Mechanical ventilation for pneumonia may contribute to lung injury due to factors that include mitochondrial dysfunction, and mesenchymal stem cells may attenuate injury. This study hypothesized that mechanical ventilation induces immune and mitochondrial dysfunction, with or without pneumococcal pneumonia, that could be mitigated by mesenchymal stem cells alone or combined with antibiotics.
Male rabbits underwent protective mechanical ventilation (8 ml/kg tidal volume, 5 cm H2O end-expiratory pressure) or adverse mechanical ventilation (20 ml/kg tidal-volume, zero end-expiratory pressure) or were allowed to breathe spontaneously. The same settings were then repeated during pneumococcal pneumonia. Finally, infected animals during adverse mechanical ventilation received human umbilical cord–derived mesenchymal stem cells (3 × 106/kg, intravenous) and/or ceftaroline (20 mg/kg, intramuscular) or sodium chloride, 4 h after pneumococcal challenge. Twenty-four-hour survival (primary outcome), lung injury, bacterial burden, immune and mitochondrial dysfunction, and lung transcriptomes (secondary outcomes) were assessed.
High-pressure adverse mechanical ventilation reduced the survival of infected animals (0%; 0 of 7) compared with spontaneous breathing (100%; 7 of 7) and protective mechanical ventilation (86%; 6 of 7; both P < 0.001), with higher lung pathology scores (median [interquartile ranges], 5.5 [4.5 to 7.0] vs. 12.6 [12.0 to 14.0]; P = 0.046), interleukin-8 lung concentrations (106 [54 to 316] vs. 804 [753 to 868] pg/g of lung; P = 0.012), and alveolar mitochondrial DNA release (0.33 [0.28 to 0.36] vs. 0.98 [0.76 to 1.21] ng/μl; P < 0.001) compared with infected spontaneously breathing animals. Survival (0%; 0 of 7; control group) was improved by mesenchymal stem cells (57%; 4 of 7; P = 0.001) or ceftaroline alone (57%; 4 of 7; P < 0.001) and improved even more with a combination treatment (86%; 6 of 7; P < 0.001). Mesenchymal stem cells reduced lung pathology score (8.5 [7.0 to 10.5] vs. 12.6 [12.0 to 14.0]; P = 0.043) and alveolar mitochondrial DNA release (0.39 (0.34 to 0.65) vs. 0.98 (0.76 to 1.21) ng/μl; P = 0.025). Mesenchymal stem cells combined with ceftaroline reduced interleukin-8 lung concentrations (665 [595 to 795] vs. 804 [753 to 868] pg/g of lung; P = 0.007) compared to ceftaroline alone.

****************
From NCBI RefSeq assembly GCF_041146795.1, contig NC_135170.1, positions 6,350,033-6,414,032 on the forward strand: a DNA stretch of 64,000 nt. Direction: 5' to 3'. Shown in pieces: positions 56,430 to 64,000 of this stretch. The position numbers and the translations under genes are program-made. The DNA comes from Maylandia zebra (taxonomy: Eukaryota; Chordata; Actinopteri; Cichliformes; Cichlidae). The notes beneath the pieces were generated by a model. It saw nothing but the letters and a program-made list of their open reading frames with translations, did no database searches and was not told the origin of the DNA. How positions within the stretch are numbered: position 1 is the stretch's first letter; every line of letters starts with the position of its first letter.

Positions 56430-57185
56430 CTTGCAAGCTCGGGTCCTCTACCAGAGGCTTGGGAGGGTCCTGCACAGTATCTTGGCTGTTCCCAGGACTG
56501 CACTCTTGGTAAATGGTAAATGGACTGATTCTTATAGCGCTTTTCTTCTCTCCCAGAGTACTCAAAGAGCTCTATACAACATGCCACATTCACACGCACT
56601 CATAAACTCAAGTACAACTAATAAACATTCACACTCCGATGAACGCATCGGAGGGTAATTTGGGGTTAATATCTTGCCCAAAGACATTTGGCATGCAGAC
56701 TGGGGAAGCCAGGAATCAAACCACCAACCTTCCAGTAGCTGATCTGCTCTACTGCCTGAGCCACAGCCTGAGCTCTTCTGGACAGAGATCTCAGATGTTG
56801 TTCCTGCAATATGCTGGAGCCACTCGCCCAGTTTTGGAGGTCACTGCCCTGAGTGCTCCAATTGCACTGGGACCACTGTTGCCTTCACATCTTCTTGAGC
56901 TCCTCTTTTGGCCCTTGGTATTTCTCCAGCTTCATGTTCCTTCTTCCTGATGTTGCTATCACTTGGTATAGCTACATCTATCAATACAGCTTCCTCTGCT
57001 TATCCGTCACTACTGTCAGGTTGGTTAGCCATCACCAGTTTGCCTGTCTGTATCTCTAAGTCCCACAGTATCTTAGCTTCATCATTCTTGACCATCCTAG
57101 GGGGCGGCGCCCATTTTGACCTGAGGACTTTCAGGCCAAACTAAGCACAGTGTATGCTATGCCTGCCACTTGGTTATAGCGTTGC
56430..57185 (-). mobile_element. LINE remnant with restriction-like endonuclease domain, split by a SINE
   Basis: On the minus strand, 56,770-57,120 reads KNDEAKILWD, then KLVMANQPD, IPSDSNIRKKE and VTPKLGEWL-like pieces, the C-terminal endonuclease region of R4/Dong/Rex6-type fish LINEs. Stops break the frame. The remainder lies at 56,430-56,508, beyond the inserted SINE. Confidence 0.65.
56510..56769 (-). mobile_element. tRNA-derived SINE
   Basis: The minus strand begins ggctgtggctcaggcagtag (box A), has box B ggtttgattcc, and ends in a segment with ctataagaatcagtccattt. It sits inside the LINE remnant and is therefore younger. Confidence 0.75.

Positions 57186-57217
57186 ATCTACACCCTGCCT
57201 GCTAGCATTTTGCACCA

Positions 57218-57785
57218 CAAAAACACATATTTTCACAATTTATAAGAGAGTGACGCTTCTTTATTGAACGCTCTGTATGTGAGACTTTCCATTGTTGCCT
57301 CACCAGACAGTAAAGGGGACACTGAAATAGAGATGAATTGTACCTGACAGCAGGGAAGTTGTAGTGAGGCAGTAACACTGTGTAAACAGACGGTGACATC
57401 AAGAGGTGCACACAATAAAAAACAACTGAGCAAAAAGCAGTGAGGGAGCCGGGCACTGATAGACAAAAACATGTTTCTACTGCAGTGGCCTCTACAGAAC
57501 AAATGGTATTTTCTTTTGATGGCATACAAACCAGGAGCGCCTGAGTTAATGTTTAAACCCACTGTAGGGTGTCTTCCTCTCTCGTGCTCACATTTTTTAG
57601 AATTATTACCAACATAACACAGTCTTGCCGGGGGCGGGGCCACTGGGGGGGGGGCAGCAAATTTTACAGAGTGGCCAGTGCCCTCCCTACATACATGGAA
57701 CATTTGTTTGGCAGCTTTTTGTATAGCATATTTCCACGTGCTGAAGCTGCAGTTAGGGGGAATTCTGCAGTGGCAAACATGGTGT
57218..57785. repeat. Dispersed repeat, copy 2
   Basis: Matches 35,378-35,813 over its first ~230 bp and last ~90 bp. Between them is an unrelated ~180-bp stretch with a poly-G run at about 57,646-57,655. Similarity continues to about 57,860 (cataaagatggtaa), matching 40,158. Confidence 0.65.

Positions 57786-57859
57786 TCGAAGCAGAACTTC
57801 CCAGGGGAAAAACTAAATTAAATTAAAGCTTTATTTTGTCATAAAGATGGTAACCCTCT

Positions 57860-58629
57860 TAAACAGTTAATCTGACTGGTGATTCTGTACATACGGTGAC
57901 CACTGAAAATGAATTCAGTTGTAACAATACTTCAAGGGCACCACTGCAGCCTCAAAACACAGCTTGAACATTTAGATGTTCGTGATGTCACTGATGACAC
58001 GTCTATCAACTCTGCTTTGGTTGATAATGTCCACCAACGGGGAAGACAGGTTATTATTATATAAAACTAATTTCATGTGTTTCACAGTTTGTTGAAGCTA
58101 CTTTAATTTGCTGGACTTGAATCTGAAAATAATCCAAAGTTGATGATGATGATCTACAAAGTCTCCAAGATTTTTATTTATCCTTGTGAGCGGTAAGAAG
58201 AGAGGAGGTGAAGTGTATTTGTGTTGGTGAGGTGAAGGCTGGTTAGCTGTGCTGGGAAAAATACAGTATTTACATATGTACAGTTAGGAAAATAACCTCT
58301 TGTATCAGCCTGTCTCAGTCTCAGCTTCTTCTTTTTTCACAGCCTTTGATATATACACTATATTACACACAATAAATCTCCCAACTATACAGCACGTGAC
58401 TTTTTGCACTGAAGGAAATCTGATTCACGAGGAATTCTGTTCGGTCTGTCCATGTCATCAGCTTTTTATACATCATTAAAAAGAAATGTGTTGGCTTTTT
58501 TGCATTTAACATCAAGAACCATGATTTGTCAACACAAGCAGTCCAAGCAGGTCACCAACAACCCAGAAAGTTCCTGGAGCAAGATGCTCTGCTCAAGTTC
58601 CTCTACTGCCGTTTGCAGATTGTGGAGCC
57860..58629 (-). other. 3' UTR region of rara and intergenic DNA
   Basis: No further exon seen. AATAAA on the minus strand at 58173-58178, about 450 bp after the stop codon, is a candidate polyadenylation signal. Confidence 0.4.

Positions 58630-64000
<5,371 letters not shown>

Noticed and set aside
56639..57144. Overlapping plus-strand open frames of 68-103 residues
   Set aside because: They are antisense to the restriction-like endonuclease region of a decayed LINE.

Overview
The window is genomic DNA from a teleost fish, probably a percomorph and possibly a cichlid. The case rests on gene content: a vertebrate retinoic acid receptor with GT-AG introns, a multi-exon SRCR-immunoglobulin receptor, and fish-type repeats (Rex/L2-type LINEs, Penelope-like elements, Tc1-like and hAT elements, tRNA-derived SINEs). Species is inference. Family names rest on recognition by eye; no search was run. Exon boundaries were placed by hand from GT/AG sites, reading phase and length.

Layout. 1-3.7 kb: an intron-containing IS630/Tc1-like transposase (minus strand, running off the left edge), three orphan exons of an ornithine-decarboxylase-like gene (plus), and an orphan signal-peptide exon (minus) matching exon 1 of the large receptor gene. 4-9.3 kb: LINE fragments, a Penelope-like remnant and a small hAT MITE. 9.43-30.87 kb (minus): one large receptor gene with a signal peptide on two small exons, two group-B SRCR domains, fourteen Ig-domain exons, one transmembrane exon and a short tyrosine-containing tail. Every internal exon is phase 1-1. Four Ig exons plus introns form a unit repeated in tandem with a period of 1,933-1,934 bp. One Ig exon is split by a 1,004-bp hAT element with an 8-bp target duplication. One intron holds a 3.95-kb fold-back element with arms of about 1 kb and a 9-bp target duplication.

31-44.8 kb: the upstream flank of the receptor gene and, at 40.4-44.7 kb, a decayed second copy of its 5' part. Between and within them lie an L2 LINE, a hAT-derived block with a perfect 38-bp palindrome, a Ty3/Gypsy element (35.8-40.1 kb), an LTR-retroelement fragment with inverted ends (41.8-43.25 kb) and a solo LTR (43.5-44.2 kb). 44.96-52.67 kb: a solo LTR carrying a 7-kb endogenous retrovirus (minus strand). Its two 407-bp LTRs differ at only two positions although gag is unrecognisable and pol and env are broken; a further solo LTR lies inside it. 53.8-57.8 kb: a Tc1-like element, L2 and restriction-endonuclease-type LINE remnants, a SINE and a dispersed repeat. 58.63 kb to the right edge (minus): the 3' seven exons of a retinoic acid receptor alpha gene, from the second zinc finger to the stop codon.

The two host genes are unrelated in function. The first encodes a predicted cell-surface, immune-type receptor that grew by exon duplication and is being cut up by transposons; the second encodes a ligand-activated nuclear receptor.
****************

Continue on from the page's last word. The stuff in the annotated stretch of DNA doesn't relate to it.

In this preclinical study, mesenchymal stem cells improved the outcome of rabbits with pneumonia and high-pressure mechanical ventilation by correcting immune and mitochondrial dysfunction and when combined with the antibiotic ceftaroline was synergistic in mitigating lung inflammation.
- Multiple factors, including mitochondrial dysfunction, contribute to lung injury during mechanical ventilation for pneumonia
- Mesenchymal stem cells have been shown to have potential reparative effects that may attenuate injury
- In a preclinical study, mesenchymal stem cell administration improved the outcome of rabbits with pneumonia and high-pressure mechanical ventilation by correcting immune and mitochondrial dysfunction
- When combined with specific antibiotic therapy, the combination was synergistic in mitigating lung inflammation